September 2018 Weather and Its Impacts on Missouri

Pat Guinan
State Climatologist
University of Missouri Extension

Above normal temperatures dominated the Show Me State during September, especially during the middle of the month when most locations reported daily high temperatures in the upper 80s and lower 90s from September 14-20, Figure 1. The majority of daily September minimum temperatures were also above normal. Preliminary data indicate a statewide average monthly temperature of 71.4F, more than three degrees above the long-term average. It was the fourth consecutive September with above average temperatures, Figure 2. Only four months have been cooler than average since January 2017, Figure 3.

Precipitation was variable across Missouri with the majority of it falling during the first half of September. Remnants of Tropical Storm Gordon impacted the southeastern half of the state on Sep 7-8. The average statewide preliminary monthly total was 3.48 inches, or 0.6 inches below the long-term average. It was the second consecutive drier than average September for the state, Figure 4, and the 6th drier than average month for the year, Figure 5.

According to radar estimates and ground truth reports, lightest rainfall totals occurred over portions of west central, southwestern and east central Missouri and heaviest amounts were seen over several northern and southeastern border counties, Figure 6. A thin corridor of heavier rainfall extended from Henry County northeastward through portions of Benton, Pettis, Cooper, Howard, Randolph and Monroe Counties. Some of the lightest and heaviest rain gauge reports for September are listed in Table 1.

MISSOURI
  Station Name* County
Rainfall (in.)
LightestDunnegan 2.4NNW Polk 0.65
  Lexington Lafayette0.82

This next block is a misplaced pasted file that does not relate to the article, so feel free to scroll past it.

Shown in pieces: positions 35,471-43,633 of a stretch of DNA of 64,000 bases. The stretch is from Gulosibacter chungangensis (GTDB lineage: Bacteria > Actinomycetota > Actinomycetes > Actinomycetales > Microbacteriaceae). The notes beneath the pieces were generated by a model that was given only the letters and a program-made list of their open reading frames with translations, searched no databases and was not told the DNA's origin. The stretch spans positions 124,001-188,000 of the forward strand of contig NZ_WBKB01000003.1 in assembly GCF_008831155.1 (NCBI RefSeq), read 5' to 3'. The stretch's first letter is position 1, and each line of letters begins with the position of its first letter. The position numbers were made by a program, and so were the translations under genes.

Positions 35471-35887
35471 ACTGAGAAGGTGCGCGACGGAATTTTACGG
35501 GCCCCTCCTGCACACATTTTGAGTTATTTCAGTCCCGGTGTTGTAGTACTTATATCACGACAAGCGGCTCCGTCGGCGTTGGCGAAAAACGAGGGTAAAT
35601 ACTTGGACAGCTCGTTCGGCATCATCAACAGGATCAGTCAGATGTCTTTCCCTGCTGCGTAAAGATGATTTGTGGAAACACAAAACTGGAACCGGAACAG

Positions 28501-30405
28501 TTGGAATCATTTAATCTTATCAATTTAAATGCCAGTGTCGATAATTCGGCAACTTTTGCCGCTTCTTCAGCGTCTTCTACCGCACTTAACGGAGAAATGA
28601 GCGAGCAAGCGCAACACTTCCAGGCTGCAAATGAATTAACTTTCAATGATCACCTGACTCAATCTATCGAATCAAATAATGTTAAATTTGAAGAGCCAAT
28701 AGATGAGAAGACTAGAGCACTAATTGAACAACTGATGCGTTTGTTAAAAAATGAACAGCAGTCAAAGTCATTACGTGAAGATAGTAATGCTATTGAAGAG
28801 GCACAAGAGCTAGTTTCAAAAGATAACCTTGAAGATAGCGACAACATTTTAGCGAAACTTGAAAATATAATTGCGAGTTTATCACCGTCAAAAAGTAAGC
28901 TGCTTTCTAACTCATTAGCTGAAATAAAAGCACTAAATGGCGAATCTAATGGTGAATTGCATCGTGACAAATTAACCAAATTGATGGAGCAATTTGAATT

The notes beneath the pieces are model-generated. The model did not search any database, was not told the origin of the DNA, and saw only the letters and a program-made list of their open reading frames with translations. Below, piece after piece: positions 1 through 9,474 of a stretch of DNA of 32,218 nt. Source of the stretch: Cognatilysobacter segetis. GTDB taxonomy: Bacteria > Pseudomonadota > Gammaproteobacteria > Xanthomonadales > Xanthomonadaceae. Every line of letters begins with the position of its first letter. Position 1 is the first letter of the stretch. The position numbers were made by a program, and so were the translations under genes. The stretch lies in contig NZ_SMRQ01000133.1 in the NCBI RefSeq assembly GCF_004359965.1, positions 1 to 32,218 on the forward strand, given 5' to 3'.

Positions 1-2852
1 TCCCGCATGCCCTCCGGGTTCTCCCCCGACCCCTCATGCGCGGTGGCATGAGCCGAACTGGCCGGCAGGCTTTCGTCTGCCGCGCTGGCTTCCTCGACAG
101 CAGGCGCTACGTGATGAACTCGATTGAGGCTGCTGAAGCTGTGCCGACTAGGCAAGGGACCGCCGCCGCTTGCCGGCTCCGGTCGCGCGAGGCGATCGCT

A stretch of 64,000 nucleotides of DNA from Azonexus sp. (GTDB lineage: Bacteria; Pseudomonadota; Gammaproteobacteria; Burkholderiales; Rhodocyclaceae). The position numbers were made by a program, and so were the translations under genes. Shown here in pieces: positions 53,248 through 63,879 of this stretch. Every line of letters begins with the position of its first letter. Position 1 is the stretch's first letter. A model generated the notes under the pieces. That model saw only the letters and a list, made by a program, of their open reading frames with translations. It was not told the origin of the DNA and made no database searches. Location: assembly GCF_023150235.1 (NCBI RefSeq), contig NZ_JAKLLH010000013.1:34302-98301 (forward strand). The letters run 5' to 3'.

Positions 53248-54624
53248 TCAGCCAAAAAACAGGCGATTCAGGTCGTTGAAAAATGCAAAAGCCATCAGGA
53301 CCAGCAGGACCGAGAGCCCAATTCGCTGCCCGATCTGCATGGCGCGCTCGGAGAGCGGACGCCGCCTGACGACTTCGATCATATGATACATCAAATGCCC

Liberty 4.1NNW Clay 0.97
  Pleasant Hill WFO Cass 0.99
  Greenfield 2SE Dade 1.10
HeaviestLuray 2N Clark 9.01
  Portageville (Delta Center)Pemiscot8.37
  Windsor 4.2SSE Henry 7.95
  Oak Ridge 1.5WSW Cape Girardeau7.85
  Downing Schuyler 7.63
*Rain gauges are from the NWS Cooperative Network, CoCoRaHS Network, Missouri Mesonet
Table 1.


The U.S. Drought Monitor map for the last week of September showed some improvement compared to drought conditions depicted at the end of August, Figure 7.

According to the Missouri Agricultural Statistics Service, as of September 30, 44% of the soybean crop was reported in good to excellent condition compared to 66% at the same time last year. The majority of hay and roughages were short (33%) to very short (43%) with 0% surplus, while 59% of the stock water supplies were adequate. Corn harvest was advancing ahead of average at 65% compared to the 5-year average of 42%. Only 27% of the pastures were reported in good (26%) to excellent (1%) condition, 38% were in poor (25%) to very poor (13%) condition. Just 40% of topsoil moisture conditions were short (29%) to very short (11%). The majority of subsoil moisture conditions were also reported to be short (30%) to very short (23%).

Most sections of the Missouri will experience their first fall frost during October, Figure 8. Using climatology, the northern quarter of Missouri and eastern Ozarks will generally experience a light freeze (32 or cooler) by mid-October. Central Missouri and the western Ozarks will experience a light freeze by October 21st, and a few days later in urban areas. The Bootheel will have a light freeze typically toward the end of October or early November. For more information on frost/freeze probabilities for Missouri, including additional temperature thresholds, please visit the following link: http://ipm.missouri.edu/FrostFreezeGuide.


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Columbia, MO September Daily Max/Min Temperature

Figure 1.


Missouri Average September Temperature 1895-2018*

Figure 2.


Missouri Monthly Temperature Departure from Average* January 2017 - September 2018**

Figure 3.


Missouri Average September Precipitation 1895-2018*

Figure 4.


Missouri Monthly Precip Departure from Average* January 2017 - September 2018**

Figure 5.


September 2018 Radar-estimated rainfall and Radar-estimated departure from normal rainfall

Figure 6.


US Drought Monitor Missouri August 28 and September 25, 2018

Figure 7.


Median Date for Fall Temperature at or below 32

Figure 8.


Missouri Average Temperature September 2018


Missouri Average Temperature Departure September 2018


Missouri Accumulated Precipitation September 2018


Missouri Accumulated Precipitation Departure September 2018

Source: Pat Guinan, 573-882-5908